|Publication number||US7364684 B2|
|Application number||US 10/919,156|
|Publication date||Apr 29, 2008|
|Filing date||Aug 16, 2004|
|Priority date||Aug 16, 2004|
|Also published as||EP1628344A2, EP1628344A3, US20060033236|
|Publication number||10919156, 919156, US 7364684 B2, US 7364684B2, US-B2-7364684, US7364684 B2, US7364684B2|
|Inventors||Scott D. Brandenburg, Suresh K. Chengalva, Thomas A. Degenkolb|
|Original Assignee||Delphi Technologies, Inc.|
|Export Citation||BiBTeX, EndNote, RefMan|
|Patent Citations (21), Referenced by (4), Classifications (23), Legal Events (2) |
|External Links: USPTO, USPTO Assignment, Espacenet|
Method of making an encapsulated microelectronic package having fluid carrying encapsulant channels
US 7364684 B2
A method of making a fluid cooled microelectronic package in which fluid is circulated through the package in fluid-carrying channels defined at least in part by voids in an encapsulant that surrounds the package components. Preferably, the encapsulant channels are defined in part by heat producing components of the package so that coolant fluid directly contacts such components. The coolant fluid can be electrically conductive or non-conductive depending on the type of components being cooled. The coolant channels are formed by insert-molding a form in the encapsulant, and removing the form following the molding process. Alternately, the encapsulant is formed in two or more pieces that are joined to form the package, and the coolant channels are defined by recesses formed in at least one of the encapsulant pieces.
1. A method of producing a fluid-cooled microelectronic package, comprising the steps of:
attaching microelectronic components to a substrate to form a microelectronic assembly;
encapsulating at least a portion of the microelectronic assembly by over-molding said portion of said microelectronic assembly with a plastic encapsulant so as to leave a coolant channel free of said encapsulant, said coolant channel being defined by the encapsulant and by surfaces of said microelectronic components;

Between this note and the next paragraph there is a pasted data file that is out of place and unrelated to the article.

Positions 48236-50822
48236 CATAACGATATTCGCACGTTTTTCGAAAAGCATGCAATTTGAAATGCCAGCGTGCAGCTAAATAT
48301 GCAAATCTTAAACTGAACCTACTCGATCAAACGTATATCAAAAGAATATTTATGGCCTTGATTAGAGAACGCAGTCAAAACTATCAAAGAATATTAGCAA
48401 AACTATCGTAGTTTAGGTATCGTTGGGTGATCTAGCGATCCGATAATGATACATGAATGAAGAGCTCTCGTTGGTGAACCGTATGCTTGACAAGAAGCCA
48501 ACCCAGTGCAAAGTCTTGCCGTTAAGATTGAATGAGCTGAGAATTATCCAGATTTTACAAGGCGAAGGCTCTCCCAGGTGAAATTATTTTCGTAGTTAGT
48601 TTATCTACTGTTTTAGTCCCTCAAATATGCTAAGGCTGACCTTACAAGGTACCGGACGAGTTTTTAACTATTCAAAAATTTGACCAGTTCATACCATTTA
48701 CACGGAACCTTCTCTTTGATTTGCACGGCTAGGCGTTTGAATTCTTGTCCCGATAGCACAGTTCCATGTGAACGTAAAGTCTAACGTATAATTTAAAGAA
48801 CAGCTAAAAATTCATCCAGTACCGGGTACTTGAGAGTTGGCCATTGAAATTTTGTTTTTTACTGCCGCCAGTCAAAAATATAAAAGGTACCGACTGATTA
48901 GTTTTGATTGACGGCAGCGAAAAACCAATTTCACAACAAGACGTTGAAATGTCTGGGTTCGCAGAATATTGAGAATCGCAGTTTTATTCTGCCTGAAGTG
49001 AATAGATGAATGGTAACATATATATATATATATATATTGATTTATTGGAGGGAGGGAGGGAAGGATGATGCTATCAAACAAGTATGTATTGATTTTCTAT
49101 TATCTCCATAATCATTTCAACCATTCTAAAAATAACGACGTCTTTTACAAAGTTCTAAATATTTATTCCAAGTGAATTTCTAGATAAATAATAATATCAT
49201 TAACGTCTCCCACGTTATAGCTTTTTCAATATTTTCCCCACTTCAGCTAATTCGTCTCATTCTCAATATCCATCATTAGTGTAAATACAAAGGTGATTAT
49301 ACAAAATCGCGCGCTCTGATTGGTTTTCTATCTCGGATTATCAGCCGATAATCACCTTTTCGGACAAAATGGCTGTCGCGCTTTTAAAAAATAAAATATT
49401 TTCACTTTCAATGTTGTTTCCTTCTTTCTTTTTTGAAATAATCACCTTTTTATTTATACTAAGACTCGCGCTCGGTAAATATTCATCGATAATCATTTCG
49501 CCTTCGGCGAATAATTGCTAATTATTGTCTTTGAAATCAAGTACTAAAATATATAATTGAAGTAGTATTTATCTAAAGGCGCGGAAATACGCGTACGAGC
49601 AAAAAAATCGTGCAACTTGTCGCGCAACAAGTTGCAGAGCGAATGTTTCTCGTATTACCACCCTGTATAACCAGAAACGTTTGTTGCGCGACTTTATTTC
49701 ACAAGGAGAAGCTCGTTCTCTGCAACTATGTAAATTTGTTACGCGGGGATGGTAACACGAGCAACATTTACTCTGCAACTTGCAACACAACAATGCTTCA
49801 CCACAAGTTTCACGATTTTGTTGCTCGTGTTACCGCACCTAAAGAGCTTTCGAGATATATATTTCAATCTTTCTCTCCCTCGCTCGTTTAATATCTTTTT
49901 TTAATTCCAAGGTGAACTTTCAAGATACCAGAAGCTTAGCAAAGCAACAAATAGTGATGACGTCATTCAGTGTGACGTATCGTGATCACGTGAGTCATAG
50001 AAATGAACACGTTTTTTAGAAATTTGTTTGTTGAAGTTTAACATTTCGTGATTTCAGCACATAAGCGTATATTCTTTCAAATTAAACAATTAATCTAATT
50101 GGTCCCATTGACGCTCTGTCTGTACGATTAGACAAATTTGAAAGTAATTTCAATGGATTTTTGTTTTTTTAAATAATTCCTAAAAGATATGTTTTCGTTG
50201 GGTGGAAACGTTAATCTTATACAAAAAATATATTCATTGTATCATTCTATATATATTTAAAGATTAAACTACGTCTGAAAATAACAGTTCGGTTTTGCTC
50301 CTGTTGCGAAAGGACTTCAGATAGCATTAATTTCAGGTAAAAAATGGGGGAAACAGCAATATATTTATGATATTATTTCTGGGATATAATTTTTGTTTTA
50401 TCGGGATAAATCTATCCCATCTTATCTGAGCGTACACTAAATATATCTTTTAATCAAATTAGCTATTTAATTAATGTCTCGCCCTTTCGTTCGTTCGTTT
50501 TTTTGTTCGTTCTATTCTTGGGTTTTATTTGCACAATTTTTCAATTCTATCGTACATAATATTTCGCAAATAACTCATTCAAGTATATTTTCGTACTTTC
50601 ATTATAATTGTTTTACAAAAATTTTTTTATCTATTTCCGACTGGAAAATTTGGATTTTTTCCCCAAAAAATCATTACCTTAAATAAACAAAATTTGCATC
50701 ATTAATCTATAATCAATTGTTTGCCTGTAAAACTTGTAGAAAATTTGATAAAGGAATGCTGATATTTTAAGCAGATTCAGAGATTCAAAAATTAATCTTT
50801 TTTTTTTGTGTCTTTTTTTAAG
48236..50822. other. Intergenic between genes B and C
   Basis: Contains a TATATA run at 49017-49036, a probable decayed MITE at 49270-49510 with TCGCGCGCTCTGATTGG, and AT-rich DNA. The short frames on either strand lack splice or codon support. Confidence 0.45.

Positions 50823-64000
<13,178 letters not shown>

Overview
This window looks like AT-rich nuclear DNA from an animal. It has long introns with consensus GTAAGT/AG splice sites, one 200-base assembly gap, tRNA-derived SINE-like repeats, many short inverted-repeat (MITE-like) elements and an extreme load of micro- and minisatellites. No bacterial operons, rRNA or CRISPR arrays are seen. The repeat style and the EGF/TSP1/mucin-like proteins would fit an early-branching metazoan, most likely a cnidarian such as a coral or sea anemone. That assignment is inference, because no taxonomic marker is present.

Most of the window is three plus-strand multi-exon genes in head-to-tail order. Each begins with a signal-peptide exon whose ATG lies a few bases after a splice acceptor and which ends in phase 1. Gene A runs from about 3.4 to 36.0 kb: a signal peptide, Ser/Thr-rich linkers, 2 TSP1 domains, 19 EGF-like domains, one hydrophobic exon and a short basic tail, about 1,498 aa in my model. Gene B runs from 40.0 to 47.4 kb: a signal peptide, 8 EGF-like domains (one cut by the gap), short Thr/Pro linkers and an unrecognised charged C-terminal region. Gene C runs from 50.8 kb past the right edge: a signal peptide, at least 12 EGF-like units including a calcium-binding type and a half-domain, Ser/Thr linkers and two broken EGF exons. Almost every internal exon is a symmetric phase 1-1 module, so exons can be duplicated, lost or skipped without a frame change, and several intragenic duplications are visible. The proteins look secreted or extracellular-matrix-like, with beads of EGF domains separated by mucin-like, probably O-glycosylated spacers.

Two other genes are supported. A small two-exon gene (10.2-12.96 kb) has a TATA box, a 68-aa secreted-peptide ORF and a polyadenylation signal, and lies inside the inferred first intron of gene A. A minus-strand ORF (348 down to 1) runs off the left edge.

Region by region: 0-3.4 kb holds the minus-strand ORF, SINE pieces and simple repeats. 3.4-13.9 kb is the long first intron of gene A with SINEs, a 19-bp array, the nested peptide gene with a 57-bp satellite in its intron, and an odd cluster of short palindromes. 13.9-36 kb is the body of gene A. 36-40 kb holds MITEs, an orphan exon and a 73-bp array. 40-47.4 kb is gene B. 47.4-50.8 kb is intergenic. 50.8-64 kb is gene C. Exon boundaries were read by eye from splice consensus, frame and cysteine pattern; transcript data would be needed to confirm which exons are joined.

supplying a coolant to said coolant channel, the coolant thereby coming into direct contact with said surfaces of said microelectronic components;
wherein the step of over-molding said portion of said microelectronic assembly includes the steps of:
positioning a form relative to said microelectronic assembly such that said form is maintained in contact with said surfaces of said microelectronic components;
insert-molding said form with said encapsulant;
removing said form to create said coolant channel; and
wherein said form comprises a material having a coefficient of thermal expansion that is greater than that of said encapsulant and said microelectronic components, and the method includes the steps of:
cooling said assembly and encapsulant following the step of insert-molding; and
removing said form after said form has contracted due to cooling said assembly and encapsulant; and
wherein the material of said form comprises silicone.
2. The method of claim 1
, comprising the steps of:
over-molding said portion of said microelectronic assembly with a plastic encapsulant so as to leave one or more surfaces of said microelectronic components free of said plastic encapsulant;
providing a cover for said plastic encapsulant;
bonding said cover to the over-molded plastic encapsulant, said coolant channel being defined by said plastic encapsulant, the surfaces of said microelectronic components, and said cover.
3. The method of claim 2
, including the step of:
forming a recess in at least one of said plastic encapsulant and said cover, said coolant channel being defined in part by said recess.
4. The method of claim 2, wherein said cover is formed of molded plastic encapsulant.
5. The method of claim 2, wherein said cover is formed of metal.
The present invention relates to fluid cooled microelectronic packages, and more particularly to a method of making an encapsulated microelectronic package in which the encapsulant is provided with fluid carrying channels for cooling microelectronic devices within the package.